At Gishwati, I started to fully grasp the level of Wilderness Safaris’s commitment to reforestation and community partnership. They invest in their conservation projects many, many years before they build their eco lodges. With limited chances to travel, I believe even more powerfully in our Indagare mantra: How You Travel Matters. We do our part to contribute to a better world, by traveling consciously with organizations like Wilderness that do the real, hard work. During the pandemic, Wilderness retained their entire team of over 3,000 across Sub-Saharan Africa. Supporting thousands of Rwandans in nine local villages, they donated food parcels containing 23 tons of dried beans, maize and soap. Their Children in the Wilderness Program, which offers eco-clubs and funding to students with promising futures in conservation and hospitality, just resumed, as schools reopened in early November after closing in March. Traveling to Rwanda now is one of the best direct, transparent ways to support the local community and wildlife conservation efforts.
An Akagera safari drive
On our final day of safari before departing Magashi Camp, we were completely alone with a herd of over 50 elephants, including a one-week-old baby. During our entire stay in Akagera National Park, we saw only one other group of visitors. After dusk on our way back home, our guide cut the engine of our open-air vehicle. We sat in darkness, taking in a symphony of hippos whooping, nightjars calling, and bats flying. In this rare moment when my camera wasn’t glued to my hand, I closed my eyes and took a deep breath. Twenty six years ago, Rwanda was brutally torn apart by 100 days of genocide claiming one million victims. I’ll forever remember the harrowing experience of stepping into the Sunday school at Ntamara, a church located 45 minutes outside of Kigali, where over 5,000 were massacred. Today, the students’ blood still stains the brick walls, a dark reminder of how dangerous division within a country can be. I thought of how all of us around the world can learn from Rwanda’s history and reconciliation. Every visitor of the Kigali Genocide Memorial receives a pin engraved with “Ubumuntu,” which means humanity, generosity, and kindness. What I learned most from Rwandan culture is their celebration of togetherness. A traditional Dusabane dinner involves sharing ideas, not only food in peace baskets. With Rwanda as an example, we can find hope and unity together in 2021.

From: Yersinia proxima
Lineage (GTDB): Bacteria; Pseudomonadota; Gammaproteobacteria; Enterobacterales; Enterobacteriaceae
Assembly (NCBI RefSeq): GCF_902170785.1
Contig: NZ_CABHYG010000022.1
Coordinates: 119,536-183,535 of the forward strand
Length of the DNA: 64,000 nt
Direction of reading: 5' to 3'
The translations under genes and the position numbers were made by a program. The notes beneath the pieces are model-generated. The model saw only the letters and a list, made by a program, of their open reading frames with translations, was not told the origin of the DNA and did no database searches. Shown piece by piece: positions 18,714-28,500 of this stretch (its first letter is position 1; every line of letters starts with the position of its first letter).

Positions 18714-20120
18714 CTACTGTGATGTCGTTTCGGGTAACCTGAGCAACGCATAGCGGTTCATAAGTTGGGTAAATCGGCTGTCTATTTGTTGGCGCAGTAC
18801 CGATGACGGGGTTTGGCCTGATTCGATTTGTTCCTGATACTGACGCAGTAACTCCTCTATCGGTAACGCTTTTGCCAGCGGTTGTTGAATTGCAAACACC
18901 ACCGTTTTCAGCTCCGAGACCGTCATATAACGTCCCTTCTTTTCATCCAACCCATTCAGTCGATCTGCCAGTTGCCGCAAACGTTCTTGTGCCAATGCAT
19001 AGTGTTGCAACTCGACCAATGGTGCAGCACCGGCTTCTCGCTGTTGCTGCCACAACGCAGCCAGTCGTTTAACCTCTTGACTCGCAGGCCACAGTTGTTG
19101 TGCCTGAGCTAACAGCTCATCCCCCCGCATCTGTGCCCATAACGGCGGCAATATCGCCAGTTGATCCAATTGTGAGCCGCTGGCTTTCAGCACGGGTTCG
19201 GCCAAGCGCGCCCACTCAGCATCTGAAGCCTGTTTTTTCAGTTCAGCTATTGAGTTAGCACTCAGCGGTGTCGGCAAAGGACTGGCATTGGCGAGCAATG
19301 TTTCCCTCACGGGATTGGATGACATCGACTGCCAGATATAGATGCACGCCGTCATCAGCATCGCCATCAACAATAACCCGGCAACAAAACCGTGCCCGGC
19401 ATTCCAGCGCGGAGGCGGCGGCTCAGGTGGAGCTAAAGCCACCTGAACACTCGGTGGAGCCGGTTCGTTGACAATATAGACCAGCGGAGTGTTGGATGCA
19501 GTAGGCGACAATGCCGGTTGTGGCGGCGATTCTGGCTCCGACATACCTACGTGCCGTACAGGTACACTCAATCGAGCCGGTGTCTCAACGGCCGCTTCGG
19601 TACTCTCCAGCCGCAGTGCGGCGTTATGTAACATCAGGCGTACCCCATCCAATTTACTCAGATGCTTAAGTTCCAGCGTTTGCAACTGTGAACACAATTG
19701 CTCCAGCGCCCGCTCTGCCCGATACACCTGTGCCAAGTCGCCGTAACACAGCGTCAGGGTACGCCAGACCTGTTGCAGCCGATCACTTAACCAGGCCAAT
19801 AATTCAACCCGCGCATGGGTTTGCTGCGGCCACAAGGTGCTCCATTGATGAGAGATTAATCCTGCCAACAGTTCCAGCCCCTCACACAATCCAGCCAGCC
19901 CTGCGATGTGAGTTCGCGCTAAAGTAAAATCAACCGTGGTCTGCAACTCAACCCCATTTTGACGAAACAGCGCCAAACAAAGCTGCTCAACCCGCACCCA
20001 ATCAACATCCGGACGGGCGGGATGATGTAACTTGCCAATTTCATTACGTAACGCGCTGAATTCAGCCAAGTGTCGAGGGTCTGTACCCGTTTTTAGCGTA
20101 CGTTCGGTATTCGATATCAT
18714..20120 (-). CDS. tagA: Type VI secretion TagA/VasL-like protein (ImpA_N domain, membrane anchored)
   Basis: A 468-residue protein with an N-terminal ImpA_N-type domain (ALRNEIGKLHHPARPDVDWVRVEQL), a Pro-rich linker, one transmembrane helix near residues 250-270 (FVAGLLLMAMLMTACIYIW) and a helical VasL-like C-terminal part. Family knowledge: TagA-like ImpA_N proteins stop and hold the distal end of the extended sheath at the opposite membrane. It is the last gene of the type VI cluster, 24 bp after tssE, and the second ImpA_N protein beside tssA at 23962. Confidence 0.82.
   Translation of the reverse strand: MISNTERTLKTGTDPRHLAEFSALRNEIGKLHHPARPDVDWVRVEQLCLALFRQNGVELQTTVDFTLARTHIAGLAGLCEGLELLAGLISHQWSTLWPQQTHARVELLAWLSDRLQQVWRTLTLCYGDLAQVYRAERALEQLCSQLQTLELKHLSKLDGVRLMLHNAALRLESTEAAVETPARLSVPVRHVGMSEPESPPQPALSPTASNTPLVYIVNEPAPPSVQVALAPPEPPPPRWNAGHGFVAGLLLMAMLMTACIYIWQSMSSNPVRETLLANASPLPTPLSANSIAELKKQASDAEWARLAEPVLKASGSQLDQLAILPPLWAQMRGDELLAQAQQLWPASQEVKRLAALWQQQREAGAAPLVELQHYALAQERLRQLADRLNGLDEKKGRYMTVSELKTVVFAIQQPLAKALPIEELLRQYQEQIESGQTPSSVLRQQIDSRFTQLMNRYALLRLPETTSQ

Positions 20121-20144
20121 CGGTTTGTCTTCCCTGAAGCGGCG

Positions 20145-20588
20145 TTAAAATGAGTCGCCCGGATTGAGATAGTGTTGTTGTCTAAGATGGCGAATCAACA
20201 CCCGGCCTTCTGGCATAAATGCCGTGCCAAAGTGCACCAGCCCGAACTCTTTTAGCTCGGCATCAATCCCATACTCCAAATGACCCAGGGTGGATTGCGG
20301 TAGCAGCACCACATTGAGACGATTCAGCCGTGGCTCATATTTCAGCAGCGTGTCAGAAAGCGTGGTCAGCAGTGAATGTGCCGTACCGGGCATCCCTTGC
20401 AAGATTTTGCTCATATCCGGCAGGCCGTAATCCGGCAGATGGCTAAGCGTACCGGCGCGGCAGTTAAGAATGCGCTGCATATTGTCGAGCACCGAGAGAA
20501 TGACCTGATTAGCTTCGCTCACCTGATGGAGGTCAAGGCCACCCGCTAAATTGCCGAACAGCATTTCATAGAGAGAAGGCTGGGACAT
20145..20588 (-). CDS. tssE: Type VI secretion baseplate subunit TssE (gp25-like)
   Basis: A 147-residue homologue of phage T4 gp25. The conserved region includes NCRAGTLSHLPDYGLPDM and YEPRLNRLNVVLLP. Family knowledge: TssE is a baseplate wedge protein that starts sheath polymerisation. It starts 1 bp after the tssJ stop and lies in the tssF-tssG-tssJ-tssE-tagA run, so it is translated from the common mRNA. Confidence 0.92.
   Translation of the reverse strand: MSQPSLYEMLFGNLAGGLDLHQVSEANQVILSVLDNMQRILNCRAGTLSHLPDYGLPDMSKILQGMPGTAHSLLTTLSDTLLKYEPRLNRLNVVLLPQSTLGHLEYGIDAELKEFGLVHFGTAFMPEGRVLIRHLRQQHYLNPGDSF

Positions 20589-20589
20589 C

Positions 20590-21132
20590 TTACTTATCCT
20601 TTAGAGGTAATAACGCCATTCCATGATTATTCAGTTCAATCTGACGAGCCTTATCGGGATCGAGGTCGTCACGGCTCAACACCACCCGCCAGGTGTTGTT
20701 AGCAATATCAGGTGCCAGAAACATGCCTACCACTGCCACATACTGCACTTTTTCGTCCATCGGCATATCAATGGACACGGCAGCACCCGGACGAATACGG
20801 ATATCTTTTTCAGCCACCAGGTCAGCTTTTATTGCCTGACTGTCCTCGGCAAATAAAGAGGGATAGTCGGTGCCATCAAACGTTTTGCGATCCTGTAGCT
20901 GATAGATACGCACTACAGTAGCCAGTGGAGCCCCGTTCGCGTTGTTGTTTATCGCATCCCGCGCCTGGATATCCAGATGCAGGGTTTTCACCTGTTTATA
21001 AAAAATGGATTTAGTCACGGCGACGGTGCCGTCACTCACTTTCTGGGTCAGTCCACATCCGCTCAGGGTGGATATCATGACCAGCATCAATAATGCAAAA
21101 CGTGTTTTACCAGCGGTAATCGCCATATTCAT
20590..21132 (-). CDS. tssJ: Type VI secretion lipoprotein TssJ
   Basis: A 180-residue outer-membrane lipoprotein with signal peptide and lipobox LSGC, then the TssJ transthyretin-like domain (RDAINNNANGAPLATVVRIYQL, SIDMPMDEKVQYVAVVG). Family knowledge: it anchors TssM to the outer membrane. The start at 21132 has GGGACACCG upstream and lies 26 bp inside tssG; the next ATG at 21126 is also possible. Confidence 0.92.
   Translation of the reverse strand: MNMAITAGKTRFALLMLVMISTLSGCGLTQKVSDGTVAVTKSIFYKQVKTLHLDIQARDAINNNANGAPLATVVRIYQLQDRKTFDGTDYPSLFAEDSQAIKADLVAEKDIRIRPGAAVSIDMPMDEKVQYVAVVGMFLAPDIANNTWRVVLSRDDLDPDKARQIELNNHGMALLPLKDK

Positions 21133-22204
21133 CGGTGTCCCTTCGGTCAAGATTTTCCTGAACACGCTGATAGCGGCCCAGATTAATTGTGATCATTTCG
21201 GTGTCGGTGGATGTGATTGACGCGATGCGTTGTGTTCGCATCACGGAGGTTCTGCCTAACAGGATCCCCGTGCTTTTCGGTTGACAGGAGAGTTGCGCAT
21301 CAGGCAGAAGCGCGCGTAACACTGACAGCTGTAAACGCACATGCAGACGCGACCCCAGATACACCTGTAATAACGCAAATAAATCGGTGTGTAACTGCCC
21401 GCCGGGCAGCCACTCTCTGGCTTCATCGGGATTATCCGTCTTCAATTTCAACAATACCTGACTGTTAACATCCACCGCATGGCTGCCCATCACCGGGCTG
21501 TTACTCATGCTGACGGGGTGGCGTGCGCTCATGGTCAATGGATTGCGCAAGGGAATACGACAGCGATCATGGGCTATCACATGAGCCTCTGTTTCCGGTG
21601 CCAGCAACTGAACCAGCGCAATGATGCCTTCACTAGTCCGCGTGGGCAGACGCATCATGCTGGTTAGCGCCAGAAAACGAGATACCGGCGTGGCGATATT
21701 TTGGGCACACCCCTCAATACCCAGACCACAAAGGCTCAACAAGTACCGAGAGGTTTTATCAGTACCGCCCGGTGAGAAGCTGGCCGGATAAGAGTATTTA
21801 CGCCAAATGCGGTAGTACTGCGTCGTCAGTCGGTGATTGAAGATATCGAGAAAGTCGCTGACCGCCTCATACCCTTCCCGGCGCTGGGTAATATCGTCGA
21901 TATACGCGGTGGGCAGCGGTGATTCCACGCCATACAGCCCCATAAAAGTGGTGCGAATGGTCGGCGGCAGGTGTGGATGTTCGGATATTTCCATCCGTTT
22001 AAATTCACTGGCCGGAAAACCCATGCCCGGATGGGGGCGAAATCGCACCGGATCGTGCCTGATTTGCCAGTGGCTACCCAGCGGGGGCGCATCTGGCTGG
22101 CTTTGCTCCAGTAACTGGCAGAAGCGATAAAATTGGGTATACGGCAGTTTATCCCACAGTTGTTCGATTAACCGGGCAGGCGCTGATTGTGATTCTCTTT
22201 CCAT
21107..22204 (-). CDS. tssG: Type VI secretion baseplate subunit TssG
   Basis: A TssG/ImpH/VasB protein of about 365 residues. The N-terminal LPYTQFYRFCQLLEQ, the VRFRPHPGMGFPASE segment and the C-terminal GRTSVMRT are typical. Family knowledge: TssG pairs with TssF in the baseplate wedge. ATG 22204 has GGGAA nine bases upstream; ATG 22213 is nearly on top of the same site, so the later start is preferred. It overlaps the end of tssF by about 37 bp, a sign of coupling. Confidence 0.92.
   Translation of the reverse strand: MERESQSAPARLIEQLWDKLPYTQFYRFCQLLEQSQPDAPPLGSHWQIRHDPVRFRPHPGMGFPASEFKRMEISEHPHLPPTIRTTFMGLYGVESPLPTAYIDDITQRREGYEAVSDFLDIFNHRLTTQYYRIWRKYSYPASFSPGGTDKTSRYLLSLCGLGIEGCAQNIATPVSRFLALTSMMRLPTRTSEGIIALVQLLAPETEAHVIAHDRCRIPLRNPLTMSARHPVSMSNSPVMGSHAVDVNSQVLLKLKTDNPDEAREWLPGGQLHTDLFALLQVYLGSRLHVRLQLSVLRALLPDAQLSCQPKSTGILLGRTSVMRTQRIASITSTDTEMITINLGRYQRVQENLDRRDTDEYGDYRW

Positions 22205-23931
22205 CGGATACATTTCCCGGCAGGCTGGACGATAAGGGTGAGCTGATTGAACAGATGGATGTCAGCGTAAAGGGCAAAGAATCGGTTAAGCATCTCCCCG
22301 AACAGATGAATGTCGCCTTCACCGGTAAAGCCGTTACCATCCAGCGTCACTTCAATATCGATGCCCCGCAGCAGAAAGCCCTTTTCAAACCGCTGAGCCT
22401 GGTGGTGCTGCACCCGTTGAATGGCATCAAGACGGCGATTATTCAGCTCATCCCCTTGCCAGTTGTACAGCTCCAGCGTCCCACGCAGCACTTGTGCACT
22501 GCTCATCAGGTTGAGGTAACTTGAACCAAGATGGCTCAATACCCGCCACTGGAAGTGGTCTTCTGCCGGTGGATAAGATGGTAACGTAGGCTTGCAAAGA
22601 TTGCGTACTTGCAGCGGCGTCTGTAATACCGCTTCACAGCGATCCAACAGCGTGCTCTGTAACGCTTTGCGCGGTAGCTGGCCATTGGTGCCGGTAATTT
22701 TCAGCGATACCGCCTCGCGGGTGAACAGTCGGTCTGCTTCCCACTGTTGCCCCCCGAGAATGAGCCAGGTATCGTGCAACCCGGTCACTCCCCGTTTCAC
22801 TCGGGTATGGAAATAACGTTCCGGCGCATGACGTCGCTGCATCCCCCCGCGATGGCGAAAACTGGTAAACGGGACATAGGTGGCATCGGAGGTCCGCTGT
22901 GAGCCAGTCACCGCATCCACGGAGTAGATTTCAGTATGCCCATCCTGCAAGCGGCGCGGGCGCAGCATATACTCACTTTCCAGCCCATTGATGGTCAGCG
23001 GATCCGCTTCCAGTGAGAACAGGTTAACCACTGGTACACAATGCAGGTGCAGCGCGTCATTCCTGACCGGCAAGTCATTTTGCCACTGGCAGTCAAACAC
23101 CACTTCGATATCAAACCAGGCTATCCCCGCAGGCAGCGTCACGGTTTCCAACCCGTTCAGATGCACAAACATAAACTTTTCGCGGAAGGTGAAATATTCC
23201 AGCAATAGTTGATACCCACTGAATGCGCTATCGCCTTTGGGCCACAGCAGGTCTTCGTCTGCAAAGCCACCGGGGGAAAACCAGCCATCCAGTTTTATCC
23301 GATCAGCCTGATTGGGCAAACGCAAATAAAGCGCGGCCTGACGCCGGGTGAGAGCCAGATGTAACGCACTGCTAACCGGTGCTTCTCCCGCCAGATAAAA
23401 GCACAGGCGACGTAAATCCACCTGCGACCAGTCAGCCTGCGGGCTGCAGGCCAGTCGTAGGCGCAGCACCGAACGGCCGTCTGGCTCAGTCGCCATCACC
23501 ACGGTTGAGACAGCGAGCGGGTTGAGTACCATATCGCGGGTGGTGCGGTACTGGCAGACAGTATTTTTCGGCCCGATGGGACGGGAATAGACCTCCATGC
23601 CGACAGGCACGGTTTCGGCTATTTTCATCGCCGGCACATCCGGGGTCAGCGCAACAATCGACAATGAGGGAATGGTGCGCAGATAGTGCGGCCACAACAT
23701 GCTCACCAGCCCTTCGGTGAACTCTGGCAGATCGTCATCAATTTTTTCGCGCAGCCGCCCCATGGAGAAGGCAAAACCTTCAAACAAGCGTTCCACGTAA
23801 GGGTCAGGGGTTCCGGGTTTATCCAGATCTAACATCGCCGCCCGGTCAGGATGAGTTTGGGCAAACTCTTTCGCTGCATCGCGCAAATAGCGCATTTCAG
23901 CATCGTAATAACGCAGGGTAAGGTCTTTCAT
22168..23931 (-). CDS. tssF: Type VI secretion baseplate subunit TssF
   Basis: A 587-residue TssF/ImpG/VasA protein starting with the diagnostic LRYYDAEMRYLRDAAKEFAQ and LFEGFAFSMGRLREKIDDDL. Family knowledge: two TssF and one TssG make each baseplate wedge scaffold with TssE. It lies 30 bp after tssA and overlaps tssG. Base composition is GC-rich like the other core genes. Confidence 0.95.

My week in Rwanda was surreal. Traveling during this pandemic made it truly once-in-a-lifetime. Knowing that plans could suddenly change any second, I was so grateful for every moment we stayed safe and healthy. I was also relieved to have felt very safe the entire time—in fact, when I met an American couple who had booked their trip one week in advance just like I had—we talked about the fact that Rwanda felt safer than the U.S. It was worth all the anxiety and the uncertainty. For those up for the adventure, it is possible to make the most of this unique window of time to enjoy destinations with the luxury of very few travelers sharing the road.
Contact Indagare or your Trip Designer to learn more about private gorilla-trekking in Rwanda, other unique wildlife experiences in Africa or more advice on destinations and travel during COVID-19.